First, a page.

IN THE PAST, visioning has often suffered from a black eye in the business world. (Remember George H. W. Bush’s comment about the “vision thing”?) It is frequently viewed as faddish or too “touchy-feely.” Most businesses prefer to analyze hard data rather than dealing with amorphous ideas and feelings, and without the essential facilitative skill set, that discomfort is rightfully placed. It is this perception that can ultimately feed the failure of a visioning process. Here are some more common reasons why visions die:
• The organization believes employees are committed to the vision when in fact they are only compliant. The assumption that visions are dictated from on high has not been surfaced, examined or challenged, let alone changed.
• During the process of sharing personal visions, the diversity of personal visions creates conflicting visions and polarization. The organization has not developed the capacity to harmonize these visions into something larger than just a set of individual visions.
• Employees experience the vision as unattainable. The gap between the current reality and the vision is too wide and/or employees have not developed the ability to hold the vision in face of current reality.
• The immediacy of the day-to-day demands competes with the need for long-range planning. Employees may complain that it takes too much time and/or feel unproductive.
• Organizations believe that they are done—that the vision has been created and now it’s time to move on to the next thing. They do not see the visioning process as an on-going dialogue that maintains their sense of community.
Although creating a shared vision is a time-consuming process that often feels lacking in direction, it sets the stage for achieving the desired future. It is the foundation upon which all else will be constructed, and without a solid foundation, future work will be shaky as best.
MAKING YOUR VISION WORK
1 Create a vision you believe in and that excites you. If it doesn’t excite you how can you excite others with it?
2 Consult as many people from different parts of the business as possible to ensure that everyone feels connected to the vision and responsible to achieve it.
3 Learn what motivates your people.Listen to what frustrates and excites them. Ensure the vision taps into these motivations for people to feel a connection to it.
4 Ensure there is clear alignment to KPIs, to performance management systems, and to all processes that will support the achievement of the vision.
5 Communicate the vision in a compelling way that leads people into the future, but is connected deeply with and values past and present successes.
6 Tell stories to bring the vision alive in a compelling and engaging way.
7 Ensure the vision is clear and simple. Use imagery to paint a picture of what the future will look like.
8 Give your people a chance to make sense of the vision and what it means to them so they can make it their own.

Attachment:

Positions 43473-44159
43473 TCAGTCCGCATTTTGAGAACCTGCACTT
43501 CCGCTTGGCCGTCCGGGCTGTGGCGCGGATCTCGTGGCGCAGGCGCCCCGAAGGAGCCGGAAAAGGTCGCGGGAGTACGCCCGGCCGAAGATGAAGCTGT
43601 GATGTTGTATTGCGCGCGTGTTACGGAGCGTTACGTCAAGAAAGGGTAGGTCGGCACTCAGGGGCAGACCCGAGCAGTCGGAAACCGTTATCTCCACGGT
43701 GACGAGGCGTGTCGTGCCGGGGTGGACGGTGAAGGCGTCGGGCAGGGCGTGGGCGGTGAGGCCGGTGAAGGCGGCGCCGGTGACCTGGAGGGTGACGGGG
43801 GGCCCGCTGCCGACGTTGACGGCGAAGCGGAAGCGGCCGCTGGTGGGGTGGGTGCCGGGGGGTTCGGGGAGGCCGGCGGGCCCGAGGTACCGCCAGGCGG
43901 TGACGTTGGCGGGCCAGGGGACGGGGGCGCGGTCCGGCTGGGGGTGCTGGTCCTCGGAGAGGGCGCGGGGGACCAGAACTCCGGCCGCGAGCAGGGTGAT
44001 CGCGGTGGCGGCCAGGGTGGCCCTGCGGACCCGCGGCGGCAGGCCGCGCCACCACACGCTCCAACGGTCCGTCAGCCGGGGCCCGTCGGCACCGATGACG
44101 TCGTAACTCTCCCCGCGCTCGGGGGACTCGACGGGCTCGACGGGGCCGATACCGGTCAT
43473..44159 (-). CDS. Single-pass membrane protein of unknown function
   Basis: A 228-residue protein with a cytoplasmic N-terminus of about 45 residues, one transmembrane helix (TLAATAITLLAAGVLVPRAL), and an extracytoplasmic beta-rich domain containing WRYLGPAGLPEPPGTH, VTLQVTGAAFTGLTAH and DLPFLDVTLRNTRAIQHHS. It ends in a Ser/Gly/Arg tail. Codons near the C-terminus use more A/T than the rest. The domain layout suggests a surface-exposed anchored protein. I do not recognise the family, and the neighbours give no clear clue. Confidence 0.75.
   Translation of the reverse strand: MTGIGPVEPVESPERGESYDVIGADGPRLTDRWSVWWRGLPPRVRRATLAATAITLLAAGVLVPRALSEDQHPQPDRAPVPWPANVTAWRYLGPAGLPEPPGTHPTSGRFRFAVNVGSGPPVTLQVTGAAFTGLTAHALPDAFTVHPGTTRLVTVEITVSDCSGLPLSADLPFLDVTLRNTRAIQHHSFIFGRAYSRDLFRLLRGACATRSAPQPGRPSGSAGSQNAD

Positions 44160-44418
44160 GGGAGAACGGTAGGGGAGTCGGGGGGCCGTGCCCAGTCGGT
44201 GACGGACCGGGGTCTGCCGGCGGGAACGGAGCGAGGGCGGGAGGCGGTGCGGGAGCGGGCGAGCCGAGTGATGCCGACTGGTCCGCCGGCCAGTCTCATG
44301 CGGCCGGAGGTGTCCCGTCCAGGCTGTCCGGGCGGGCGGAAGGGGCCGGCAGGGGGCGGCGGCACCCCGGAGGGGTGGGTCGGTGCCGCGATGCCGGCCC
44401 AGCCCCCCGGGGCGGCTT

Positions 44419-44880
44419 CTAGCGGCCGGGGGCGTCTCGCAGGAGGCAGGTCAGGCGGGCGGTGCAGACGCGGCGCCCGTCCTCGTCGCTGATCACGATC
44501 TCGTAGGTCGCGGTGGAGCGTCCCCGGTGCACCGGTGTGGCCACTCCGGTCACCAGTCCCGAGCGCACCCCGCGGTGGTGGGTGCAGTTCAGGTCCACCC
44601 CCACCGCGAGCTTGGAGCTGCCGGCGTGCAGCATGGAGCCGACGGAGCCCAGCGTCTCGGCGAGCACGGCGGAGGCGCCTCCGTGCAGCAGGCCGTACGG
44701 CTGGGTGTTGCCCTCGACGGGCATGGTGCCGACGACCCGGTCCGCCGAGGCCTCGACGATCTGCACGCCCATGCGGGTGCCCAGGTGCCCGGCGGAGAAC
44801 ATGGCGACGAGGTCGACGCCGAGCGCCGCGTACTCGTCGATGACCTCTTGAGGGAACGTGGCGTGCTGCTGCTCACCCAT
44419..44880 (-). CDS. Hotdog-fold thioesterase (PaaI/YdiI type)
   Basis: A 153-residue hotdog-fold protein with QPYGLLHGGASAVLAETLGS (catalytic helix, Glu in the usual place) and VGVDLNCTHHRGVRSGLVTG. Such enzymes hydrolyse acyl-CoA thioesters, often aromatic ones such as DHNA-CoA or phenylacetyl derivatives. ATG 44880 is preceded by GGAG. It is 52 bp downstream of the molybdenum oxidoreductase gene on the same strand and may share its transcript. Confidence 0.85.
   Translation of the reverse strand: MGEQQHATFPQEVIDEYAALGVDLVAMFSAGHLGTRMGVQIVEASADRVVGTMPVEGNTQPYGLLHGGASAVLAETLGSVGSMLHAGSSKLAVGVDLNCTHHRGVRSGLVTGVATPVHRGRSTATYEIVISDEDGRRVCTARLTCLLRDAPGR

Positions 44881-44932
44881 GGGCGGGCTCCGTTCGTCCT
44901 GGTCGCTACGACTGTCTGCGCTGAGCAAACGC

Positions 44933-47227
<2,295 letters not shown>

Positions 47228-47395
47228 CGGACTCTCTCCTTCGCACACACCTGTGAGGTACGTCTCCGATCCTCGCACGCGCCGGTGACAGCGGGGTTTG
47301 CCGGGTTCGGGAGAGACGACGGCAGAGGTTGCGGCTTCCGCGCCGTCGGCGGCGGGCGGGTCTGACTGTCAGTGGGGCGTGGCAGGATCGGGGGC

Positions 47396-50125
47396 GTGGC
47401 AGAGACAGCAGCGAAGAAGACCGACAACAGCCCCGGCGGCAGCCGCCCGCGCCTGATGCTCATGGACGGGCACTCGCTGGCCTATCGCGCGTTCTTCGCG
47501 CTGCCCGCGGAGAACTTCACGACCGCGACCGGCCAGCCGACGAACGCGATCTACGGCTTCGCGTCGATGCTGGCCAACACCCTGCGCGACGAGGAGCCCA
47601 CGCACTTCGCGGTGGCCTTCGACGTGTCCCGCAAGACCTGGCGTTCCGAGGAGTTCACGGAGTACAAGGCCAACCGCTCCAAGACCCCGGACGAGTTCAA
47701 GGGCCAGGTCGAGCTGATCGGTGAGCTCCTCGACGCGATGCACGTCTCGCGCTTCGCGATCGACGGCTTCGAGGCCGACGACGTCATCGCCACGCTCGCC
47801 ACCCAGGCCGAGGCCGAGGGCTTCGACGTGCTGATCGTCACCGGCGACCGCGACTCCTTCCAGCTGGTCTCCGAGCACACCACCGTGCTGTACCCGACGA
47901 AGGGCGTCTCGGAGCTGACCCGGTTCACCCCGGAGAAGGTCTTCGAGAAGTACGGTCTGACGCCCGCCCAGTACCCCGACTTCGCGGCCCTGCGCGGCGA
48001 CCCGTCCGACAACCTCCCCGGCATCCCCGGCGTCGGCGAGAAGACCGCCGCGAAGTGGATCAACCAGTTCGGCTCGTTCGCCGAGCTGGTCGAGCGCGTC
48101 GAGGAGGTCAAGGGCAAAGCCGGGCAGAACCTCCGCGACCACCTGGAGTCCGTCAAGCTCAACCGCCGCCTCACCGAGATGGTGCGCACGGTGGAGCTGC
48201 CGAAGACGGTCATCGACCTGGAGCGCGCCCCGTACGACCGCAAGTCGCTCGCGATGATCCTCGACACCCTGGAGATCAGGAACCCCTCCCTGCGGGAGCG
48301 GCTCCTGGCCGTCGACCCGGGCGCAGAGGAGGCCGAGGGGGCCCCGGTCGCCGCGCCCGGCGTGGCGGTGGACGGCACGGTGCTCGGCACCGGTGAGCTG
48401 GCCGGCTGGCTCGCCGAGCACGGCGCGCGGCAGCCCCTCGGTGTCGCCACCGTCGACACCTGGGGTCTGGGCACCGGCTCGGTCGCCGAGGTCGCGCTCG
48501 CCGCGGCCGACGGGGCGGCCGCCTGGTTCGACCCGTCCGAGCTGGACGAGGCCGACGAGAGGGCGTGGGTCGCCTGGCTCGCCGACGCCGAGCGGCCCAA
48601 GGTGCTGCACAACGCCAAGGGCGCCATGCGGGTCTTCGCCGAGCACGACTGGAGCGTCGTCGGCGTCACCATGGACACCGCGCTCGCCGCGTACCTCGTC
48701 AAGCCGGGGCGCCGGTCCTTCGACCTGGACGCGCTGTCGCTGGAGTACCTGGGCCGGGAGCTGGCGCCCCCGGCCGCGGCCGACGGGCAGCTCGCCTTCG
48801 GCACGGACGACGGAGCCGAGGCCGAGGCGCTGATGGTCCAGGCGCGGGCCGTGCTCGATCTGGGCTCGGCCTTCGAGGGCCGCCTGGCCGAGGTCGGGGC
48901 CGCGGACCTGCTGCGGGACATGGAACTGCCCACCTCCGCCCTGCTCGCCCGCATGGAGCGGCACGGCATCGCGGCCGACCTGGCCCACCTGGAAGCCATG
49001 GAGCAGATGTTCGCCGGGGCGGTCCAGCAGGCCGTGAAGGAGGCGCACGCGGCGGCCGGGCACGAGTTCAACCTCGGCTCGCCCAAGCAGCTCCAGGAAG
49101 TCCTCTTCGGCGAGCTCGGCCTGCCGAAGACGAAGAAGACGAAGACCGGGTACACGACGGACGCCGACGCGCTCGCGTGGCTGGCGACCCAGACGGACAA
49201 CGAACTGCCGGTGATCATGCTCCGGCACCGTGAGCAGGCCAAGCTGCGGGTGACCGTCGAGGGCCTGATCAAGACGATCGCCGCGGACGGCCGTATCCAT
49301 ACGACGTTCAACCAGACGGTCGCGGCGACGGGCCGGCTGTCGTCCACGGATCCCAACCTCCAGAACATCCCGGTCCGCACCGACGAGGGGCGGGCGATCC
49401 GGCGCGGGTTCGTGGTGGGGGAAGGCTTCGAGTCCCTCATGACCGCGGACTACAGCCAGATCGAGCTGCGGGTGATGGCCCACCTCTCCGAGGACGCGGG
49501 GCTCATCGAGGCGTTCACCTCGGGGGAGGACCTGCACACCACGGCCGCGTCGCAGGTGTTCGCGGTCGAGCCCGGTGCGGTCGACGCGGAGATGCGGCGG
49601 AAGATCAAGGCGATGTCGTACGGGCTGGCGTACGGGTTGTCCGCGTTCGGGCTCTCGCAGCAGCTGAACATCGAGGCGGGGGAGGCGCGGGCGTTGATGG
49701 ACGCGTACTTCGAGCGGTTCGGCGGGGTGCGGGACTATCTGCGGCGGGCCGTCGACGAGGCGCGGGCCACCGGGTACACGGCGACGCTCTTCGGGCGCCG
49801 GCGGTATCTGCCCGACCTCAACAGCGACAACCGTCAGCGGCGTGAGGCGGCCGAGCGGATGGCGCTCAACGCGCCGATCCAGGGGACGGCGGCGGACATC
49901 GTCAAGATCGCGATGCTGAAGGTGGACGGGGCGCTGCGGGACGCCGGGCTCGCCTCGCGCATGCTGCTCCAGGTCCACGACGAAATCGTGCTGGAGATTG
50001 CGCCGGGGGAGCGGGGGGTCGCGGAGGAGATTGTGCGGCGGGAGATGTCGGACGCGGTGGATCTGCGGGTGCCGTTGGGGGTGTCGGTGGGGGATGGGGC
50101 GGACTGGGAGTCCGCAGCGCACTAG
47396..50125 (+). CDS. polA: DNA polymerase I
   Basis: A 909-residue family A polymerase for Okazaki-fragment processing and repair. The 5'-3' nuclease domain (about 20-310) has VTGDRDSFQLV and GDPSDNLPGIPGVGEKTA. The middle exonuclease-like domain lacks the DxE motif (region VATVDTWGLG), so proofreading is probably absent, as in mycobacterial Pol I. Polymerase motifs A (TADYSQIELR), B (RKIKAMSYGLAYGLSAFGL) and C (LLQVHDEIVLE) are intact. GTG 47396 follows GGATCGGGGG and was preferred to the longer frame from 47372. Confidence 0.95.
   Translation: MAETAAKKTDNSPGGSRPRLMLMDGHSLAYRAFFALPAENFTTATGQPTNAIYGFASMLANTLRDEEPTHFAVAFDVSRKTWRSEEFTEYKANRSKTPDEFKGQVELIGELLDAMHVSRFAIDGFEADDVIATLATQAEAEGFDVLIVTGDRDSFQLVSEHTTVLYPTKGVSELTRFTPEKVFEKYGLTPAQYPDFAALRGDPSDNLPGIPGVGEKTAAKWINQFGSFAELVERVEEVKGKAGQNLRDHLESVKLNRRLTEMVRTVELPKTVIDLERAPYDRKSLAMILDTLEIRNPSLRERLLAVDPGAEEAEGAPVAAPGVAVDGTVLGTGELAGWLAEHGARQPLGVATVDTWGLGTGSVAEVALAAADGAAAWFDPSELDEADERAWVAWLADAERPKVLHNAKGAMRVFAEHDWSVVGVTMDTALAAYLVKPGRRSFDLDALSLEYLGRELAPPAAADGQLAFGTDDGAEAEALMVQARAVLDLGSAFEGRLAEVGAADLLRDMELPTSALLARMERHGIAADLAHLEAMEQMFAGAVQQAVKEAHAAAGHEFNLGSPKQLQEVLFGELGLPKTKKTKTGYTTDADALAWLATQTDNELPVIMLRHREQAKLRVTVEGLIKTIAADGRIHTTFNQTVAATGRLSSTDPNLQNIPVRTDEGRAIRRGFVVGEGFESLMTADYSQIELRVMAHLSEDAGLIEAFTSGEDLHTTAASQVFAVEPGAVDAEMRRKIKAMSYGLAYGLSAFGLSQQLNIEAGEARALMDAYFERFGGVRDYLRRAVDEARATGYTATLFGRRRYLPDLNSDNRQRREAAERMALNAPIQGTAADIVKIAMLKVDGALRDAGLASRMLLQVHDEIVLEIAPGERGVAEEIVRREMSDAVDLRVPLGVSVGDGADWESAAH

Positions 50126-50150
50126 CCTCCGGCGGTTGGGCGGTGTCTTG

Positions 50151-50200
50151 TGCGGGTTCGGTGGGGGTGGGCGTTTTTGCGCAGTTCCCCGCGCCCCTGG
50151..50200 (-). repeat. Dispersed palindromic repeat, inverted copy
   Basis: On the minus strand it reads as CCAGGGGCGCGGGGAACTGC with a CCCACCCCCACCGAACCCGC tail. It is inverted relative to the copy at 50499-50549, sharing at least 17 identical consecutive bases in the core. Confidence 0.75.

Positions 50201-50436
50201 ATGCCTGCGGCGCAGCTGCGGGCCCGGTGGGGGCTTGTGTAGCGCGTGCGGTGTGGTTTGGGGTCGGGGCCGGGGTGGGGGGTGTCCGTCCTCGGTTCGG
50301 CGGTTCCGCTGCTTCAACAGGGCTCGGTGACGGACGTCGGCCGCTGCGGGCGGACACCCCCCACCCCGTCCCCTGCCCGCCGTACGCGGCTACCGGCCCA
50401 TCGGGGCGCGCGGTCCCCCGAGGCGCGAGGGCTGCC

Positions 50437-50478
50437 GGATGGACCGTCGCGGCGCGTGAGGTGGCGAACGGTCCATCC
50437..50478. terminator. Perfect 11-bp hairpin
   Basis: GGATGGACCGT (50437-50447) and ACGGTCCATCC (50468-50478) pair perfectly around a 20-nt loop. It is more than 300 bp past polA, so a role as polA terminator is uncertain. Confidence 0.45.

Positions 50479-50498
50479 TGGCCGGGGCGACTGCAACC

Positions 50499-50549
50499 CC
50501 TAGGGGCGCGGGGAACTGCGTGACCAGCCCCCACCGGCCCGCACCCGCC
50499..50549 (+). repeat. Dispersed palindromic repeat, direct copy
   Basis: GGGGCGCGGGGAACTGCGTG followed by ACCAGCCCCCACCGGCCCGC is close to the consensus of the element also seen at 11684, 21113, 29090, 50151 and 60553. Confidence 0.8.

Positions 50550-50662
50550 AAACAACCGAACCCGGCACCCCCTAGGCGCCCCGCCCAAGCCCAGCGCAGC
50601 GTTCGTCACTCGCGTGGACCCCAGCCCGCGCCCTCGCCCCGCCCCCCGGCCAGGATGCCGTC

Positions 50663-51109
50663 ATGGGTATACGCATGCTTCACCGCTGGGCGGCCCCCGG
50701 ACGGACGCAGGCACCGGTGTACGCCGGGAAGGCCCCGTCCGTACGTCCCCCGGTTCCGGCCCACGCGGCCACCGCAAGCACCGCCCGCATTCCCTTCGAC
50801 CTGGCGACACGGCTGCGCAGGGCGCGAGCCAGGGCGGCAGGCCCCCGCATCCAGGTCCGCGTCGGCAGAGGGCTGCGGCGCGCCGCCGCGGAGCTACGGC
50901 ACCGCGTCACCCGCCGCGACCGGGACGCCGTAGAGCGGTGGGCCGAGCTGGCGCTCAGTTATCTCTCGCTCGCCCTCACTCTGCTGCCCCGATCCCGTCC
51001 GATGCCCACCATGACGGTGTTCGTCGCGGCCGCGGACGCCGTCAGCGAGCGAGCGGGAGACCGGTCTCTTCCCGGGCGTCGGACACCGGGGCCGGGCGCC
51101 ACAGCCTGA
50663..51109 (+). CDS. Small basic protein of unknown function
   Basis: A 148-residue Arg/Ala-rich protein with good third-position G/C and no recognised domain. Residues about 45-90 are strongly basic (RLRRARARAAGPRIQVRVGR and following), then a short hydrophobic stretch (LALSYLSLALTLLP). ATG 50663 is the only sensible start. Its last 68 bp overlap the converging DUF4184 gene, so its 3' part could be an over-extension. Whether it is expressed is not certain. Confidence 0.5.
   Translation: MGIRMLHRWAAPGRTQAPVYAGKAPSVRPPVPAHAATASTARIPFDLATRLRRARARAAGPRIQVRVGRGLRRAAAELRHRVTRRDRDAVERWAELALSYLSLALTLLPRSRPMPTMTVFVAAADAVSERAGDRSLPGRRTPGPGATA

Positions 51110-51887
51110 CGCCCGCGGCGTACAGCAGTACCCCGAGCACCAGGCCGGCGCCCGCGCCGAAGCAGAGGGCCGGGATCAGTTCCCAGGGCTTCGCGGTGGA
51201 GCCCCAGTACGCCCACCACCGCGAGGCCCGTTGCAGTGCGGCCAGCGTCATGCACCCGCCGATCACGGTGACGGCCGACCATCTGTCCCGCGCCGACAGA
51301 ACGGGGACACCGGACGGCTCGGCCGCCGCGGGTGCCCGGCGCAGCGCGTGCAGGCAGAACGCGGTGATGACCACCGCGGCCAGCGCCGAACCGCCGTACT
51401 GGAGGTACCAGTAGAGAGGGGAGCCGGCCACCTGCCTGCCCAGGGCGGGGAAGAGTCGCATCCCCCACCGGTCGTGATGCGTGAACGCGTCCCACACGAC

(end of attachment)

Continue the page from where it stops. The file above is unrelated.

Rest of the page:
9 Live the vision; allow your passion for the vision to ooze out of you.
10 Align your behaviors with the vision; if you can’t step up your performance, how can you expect others to?
CRAFTING YOUR PERSONAL VISION STATEMENT
Use these questions to guide your thoughts
1 What are the ten things you most enjoy doing? Be honest. These are the ten things without which your weeks, months, and years would feel incomplete.
2 What three things must you do every single day to feel fulfilled in your work?
3 What are your five-six most important values?
4 Your life has a number of important facets or dimensions, all of which deserve some attention in your personal vision statement. Write one important goal for each of them: physical, spiritual, work or career, family, social relationships, financial security, mental improvement and attention, and fun.
Tangibles- Finances: What material things would you own?
Home: What is your ideal living environment?
Health: How is your health, fitness and anything to do with your body?
Relationships: What types of relationships you have with friends, family, and others?
Romance/love: How would you describe your ideal partner and relationship?
Work: What is your professional or vocational situation? What is your impact?
Pursuits: What do you create in the arena of individual learning, travel, reading, or other activities?
Community: What is your contribution to the world around you?
5 If you never had to work another day in your life, how would you spend your time instead of working?
6 When your life is ending, what will you regret not doing, seeing, or achieving?
7 What strengths have other people commented on about you and your accomplishments? What strengths do you see in
8 What weaknesses have other people commented on about you and what do you believe are your weaknesses?
Your Life’s Purpose:
Imagine that your life has a unique purpose-fulfilled through what you do, your interrelationships, and the way you live. Describe that purpose, as another reflection of your aspirations.
By Marty Jacobs